Ross Adey has thus helped us immeasurably to provide a more panoramic perspective of the vast clinical potential of safe bioelectromagnetic approaches for the detection, diagnosis and treatment of disease, as well as the promotion and enhancement of health. One of the major reasons that electromagnetic therapies have not been more widely accepted, or are dismissed as quackery, is the plethora of worthless products making extravagant claims based on lavish testimonials that have no scientific basis or support. It is often difficult for the public, and even doctors and health professionals, to separate those that are authentic or may have potential merit, from others promoted by well intentioned but misguided zealots, as well as charlatans, who capitalize on placebo effects, and the lack of governmental regulations. There are also justifiable concerns that such devices, or certain man made electromagnetic fields emanating from high power lines, cell phones, microwave ovens and other appliances could pose health hazards, and Ross Adey has been in the forefront of sorting this out.

In addition to organizing and participating in scientific sessions dealing with the above, he has faithfully attended all other presentations and actively participated in their discussion periods. He has commented authoritatively on such things as the growing illegal immigration problem in California, and its disastrous effects on the delivery of health care, environmental pollution, problems related to substance abuse, the health and stress reduction benefits of exercise, interrelationships between stress and cancer, job stress (about which he has recently had extensive first hand knowledge), and numerous other topics. These reflect his wide range of interests and hobbies, which include ham radio, photography, radio astronomy, skiing, backpacking, opera, marathon running (which he continues to actively participate in) and a deep devotion to his native Australia and love of its natural beauty.

From my personal perspective, Ross Adey's greatest contribution has been to change the way we think about communication in the body. These Congresses are devoted to exploring the relationships between stress and health, and in the final analysis, good health depends entirely on good communication - good communication between the constituency of a system, as well as with its external environment. That holds true for all the hierarchy of living systems, ranging upward from the cell, tissue, organ, individual, and family, to a corporation, nation, or society. Good health depends upon good communication within and without. This is a basic tenet of all stress research, starting with Claude Bernard's concept of the need to maintain the stability of the milieu intÚrieur (internal environment), which Walter Cannon later described as homeostasis, and Hans Selye subsequently demonstrated in his General Adaptation Syndrome. All of these pioneers, as well as current researchers studying neurotransmitter responses to stress, have viewed these at a molecular level, as small chemical messengers fit into specific receptor sites on cell walls, much like a key fits into a certain lock. However, in the final analysis, all communication in the body takes place at a physical and atomic level, as infinitesimally weak electrical signals alter cell membrane permeability to allow the transfer of millions of ions back and forth in milliseconds. This new paradigm of communication allows us to comprehend numerous well documented observations that can not be explained by Newtonian physics, or conventional laws of thermodynamics that govern ionic flux. In leading the development of this new model, Ross Adey has understandably antagonized authorities in the field whose reputations are based on preserving the status quo, as well as powerful groups with vested financial interests in not rocking the boat. I have witnessed this uphill fight over the years, and am pleased to report that the tide is turning, as more and more proof accumulates to support his views.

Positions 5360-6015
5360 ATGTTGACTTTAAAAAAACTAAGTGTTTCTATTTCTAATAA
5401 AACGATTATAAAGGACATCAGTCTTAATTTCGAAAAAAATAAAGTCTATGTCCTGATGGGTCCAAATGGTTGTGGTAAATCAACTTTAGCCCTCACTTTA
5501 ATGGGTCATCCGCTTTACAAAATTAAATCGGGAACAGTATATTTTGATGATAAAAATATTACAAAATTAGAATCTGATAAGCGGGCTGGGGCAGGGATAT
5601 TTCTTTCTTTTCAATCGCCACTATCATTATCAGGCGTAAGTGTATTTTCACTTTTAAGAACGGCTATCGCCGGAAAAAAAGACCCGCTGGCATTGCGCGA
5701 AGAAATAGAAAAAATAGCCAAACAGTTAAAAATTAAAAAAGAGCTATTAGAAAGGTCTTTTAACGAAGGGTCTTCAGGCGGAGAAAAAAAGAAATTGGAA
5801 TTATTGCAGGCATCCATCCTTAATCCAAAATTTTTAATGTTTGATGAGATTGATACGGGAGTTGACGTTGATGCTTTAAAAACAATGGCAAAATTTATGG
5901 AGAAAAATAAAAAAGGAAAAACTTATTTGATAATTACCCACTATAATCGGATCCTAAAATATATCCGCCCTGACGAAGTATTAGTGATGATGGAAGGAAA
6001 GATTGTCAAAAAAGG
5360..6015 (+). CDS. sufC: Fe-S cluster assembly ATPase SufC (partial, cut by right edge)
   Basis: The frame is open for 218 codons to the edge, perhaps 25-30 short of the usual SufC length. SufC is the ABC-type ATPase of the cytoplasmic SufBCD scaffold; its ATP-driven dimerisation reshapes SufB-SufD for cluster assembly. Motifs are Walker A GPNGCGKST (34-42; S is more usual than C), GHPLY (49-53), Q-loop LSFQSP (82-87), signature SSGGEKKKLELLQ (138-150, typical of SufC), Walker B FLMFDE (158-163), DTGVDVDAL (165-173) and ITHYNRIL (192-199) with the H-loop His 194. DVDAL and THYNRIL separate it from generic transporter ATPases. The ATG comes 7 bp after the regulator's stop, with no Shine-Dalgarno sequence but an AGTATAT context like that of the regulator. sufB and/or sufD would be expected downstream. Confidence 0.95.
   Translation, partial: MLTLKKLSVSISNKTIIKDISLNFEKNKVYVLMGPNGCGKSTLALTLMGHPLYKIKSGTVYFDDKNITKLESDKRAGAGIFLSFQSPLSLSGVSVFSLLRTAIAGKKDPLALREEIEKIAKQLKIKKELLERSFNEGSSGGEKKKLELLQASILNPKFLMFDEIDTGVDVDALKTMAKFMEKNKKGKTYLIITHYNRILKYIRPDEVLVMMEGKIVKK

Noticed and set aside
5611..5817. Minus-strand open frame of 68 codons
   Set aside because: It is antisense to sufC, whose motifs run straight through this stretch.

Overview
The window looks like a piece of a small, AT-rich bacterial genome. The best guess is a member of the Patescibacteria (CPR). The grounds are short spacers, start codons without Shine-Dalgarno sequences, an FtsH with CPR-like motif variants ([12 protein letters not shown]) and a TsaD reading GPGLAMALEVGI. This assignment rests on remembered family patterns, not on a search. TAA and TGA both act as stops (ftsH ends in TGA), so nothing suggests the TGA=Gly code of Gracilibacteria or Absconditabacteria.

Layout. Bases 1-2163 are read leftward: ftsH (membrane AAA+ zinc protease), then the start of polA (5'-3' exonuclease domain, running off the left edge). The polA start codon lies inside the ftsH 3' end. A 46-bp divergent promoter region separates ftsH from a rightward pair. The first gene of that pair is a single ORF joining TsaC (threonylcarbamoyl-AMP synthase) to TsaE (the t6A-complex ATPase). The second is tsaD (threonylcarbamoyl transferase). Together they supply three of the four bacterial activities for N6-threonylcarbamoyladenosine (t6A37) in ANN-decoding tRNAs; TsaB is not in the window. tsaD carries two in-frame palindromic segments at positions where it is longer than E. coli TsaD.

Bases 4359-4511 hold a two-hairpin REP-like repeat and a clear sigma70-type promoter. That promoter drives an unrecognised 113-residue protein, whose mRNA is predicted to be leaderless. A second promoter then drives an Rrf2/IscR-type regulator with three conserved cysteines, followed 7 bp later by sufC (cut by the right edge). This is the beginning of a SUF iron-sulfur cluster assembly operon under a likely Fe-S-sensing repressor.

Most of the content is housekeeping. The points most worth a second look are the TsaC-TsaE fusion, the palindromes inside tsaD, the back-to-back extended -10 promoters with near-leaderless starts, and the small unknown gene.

As this Congress will demonstrate, this has important implications for stress research, and more importantly for the prevention of illness and enhancement of health, In my opinion, it offers the potential for tapping into the vast potential for self-healing that resides in all of us, and will significantly change the practice of medicine in the millennium. Ross has helped us to appreciate and advance our understanding of this.. A good and faithful friend, he has been of invaluable assistance in helping us develop these Congresses. I can think of none more deserving of receiving our 1999 Hans Selye Award than Dr. William Ross Adey. He is a true Renaissance figure, and quite obviously, "A Man For All Seasons."

Paul J. Rosch, M.D., F.A.C.P. President, The American Institute of Stress.

Clinical Professor of Medicine and Psychiatry New York Medical College